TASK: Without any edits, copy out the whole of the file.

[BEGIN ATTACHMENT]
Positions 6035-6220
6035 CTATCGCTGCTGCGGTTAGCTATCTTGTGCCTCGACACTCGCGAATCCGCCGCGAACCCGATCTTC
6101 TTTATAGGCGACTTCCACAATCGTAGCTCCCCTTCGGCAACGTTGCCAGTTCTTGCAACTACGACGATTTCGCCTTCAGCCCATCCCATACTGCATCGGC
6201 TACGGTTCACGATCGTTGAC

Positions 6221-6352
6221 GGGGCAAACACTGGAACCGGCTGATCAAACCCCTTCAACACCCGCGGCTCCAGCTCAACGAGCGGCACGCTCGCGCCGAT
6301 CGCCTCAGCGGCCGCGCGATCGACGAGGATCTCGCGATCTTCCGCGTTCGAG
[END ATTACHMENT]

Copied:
Positions 6035-6220
6035 CTATCGCTGCTGCGGTTAGCTATCTTGTGCCTCGACACTCGCGAATCCGCCGCGAACCCGATCTTC
6101 TTTATAGGCGACTTCCACAATCGTAGCTCCCCTTCGGCAACGTTGCCAGTTCTTGCAACTACGACGATTTCGCCTTCAGCCCATCCCATACTGCATCGGC
6201 TACGGTTCACGATCGTTGAC

Positions 6221-6352
6221 GGGGCAAACACTGGAACCGGCTGATCAAACCCCTTCAACACCCGCGGCTCCAGCTCAACGAGCGGCACGCTCGCGCCGAT
6301 CGCCTCAGCGGCCGCGCGATCGACGAGGATCTCGCGATCTTCCGCGTTCGAG